Now, with a degree, you're well positioned to move up in the EMS world, if you are with the right employer. A small, private transport company might pay you a dollar or two more to be a "supervisor" - still driving a truck, but somehow higher ranked. On the other hand, a huge corporation like AMR, you would likely have more opportunity to move up into supervision, education, management, etc. with a degree than without. And, a degree gives you more credibility if you want to get involved in the larger EMS world, sitting on state and national committees, becoming one of the people who make policy, and so forth.

I'm not in a dissimilar situation. EMS isn't my career, though it's something I greatly enjoy. I have a Bachelor's degree and (arguably) a doctorate. I guarantee that if I worked as a basic, I'd be paid the same $12 an hour they pay around here. But, if I was willing to sell my soul to the local evil empire (BLSBoy knows who I mean! ;p), I could probably move up the chain faster than the medic with a GED.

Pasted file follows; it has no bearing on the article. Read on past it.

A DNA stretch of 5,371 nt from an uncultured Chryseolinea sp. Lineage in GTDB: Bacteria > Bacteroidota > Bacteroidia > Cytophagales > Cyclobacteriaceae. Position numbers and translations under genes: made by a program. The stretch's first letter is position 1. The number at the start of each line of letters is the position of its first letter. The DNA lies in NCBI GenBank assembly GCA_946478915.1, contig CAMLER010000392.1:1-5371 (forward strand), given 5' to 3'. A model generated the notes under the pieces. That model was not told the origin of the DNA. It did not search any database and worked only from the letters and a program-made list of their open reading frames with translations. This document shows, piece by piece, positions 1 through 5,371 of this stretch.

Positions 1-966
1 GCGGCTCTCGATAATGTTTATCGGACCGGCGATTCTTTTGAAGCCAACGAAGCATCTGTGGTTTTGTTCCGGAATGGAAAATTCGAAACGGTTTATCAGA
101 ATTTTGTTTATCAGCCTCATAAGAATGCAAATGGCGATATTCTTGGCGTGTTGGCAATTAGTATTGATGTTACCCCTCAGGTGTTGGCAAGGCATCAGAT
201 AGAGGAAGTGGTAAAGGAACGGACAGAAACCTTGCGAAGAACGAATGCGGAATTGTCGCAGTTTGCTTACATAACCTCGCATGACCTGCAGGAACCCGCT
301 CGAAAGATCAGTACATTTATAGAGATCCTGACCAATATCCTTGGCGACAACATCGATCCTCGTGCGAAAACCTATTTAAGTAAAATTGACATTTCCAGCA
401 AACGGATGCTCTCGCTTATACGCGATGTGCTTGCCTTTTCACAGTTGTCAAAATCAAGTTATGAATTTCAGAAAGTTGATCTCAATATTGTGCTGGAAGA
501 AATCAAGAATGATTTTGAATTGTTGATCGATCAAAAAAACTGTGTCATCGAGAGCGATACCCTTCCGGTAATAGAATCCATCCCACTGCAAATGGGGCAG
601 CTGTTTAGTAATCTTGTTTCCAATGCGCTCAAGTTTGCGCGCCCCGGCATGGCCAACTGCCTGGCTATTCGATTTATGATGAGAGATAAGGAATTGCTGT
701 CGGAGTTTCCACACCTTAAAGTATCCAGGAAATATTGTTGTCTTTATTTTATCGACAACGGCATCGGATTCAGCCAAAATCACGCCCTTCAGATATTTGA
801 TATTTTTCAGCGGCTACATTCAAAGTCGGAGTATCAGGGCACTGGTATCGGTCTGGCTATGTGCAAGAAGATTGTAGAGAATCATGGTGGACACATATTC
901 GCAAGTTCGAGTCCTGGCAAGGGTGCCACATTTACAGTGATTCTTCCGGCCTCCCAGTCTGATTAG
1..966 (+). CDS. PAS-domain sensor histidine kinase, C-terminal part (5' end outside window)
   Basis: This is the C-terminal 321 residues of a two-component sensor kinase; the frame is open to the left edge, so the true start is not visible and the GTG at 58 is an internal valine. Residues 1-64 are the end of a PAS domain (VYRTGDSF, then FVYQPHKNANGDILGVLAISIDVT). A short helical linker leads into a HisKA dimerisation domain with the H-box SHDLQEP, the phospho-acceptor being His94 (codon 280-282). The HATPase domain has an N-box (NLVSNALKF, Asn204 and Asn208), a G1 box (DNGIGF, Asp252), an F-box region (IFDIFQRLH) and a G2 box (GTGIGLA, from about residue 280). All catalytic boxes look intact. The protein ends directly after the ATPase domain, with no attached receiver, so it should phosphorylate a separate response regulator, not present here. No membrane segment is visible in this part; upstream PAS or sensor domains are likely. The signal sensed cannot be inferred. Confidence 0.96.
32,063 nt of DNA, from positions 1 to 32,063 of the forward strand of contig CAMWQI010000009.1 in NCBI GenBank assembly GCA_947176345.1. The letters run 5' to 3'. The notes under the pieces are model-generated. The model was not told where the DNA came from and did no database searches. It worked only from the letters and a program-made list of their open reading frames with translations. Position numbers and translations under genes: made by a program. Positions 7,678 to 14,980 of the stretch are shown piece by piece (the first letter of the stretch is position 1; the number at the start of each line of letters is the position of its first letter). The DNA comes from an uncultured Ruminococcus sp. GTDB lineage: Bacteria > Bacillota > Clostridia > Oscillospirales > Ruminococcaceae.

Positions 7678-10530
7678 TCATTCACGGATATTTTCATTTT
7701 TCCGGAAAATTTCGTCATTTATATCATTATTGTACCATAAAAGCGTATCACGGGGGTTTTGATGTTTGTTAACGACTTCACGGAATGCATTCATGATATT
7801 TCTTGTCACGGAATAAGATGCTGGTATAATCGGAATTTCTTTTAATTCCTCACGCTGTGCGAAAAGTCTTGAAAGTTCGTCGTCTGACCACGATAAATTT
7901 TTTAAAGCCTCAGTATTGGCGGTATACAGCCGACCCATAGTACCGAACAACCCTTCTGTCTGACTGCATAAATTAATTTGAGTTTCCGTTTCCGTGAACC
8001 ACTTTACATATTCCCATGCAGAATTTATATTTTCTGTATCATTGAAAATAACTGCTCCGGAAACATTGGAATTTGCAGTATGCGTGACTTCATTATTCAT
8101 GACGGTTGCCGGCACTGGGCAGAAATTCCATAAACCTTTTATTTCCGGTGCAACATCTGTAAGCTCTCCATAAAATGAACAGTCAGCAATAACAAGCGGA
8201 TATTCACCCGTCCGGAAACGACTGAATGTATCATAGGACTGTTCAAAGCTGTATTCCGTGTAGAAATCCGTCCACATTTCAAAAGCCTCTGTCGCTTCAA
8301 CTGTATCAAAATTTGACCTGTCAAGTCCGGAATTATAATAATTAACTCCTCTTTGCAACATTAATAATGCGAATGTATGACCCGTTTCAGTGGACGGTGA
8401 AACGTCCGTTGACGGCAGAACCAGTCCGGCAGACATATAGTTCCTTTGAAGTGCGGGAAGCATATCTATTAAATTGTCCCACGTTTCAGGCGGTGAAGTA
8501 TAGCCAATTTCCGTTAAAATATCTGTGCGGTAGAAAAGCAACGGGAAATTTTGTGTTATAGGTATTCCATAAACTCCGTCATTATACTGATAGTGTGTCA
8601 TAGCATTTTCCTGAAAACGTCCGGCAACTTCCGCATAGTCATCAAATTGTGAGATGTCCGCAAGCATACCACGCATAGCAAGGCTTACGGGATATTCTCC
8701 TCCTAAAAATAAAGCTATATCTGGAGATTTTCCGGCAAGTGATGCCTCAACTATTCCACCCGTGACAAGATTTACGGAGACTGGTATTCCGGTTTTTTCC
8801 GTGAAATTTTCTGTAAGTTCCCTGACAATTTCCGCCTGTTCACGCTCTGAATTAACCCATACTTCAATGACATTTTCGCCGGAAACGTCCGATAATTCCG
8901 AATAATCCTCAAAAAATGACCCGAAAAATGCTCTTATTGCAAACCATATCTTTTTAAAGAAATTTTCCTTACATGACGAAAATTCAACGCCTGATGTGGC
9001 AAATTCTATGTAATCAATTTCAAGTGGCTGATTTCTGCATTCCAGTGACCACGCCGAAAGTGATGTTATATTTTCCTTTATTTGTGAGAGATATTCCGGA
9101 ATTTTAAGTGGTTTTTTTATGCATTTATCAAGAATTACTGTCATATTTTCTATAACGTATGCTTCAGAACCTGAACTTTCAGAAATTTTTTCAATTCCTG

usafmedic45

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I think overqualified would be something like having an MD behind your name and applying for basic positions.

The service I was a supervisor at had an EMT who was an MD (one of the local family practice docs). He did not want to be an ALS provider and we had no problem with him remaining at the BLS level. I've also worked with several basic EMTs and medics who had MPHs, PhDs, etc. There is no such thing as being overqualified unless it gives the person in question a chip on his shoulder.
 
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mycrofft

Still crazy but elsewhere